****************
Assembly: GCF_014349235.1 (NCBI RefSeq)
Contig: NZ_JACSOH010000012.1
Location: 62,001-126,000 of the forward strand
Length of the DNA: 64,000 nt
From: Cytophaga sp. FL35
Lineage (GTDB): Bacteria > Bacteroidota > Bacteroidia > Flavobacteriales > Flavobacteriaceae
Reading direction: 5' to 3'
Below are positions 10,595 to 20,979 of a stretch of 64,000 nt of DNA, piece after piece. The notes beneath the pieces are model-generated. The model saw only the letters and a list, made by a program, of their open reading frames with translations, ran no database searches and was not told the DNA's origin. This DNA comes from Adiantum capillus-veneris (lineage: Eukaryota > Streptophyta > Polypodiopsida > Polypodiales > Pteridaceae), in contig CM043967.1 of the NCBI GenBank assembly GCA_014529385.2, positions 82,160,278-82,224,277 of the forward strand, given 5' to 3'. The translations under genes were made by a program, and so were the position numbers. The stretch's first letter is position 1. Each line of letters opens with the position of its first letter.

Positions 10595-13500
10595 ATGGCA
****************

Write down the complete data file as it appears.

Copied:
Assembly: GCF_014349235.1 (NCBI RefSeq)
Contig: NZ_JACSOH010000012.1
Location: 62,001-126,000 of the forward strand
Length of the DNA: 64,000 nt
From: Cytophaga sp. FL35
Lineage (GTDB): Bacteria > Bacteroidota > Bacteroidia > Flavobacteriales > Flavobacteriaceae
Reading direction: 5' to 3'
Below are positions 10,595 to 20,979 of a stretch of 64,000 nt of DNA, piece after piece. The notes beneath the pieces are model-generated. The model saw only the letters and a list, made by a program, of their open reading frames with translations, ran no database searches and was not told the DNA's origin. This DNA comes from Adiantum capillus-veneris (lineage: Eukaryota > Streptophyta > Polypodiopsida > Polypodiales > Pteridaceae), in contig CM043967.1 of the NCBI GenBank assembly GCA_014529385.2, positions 82,160,278-82,224,277 of the forward strand, given 5' to 3'. The translations under genes were made by a program, and so were the position numbers. The stretch's first letter is position 1. Each line of letters opens with the position of its first letter.

Positions 10595-13500
10595 ATGGCA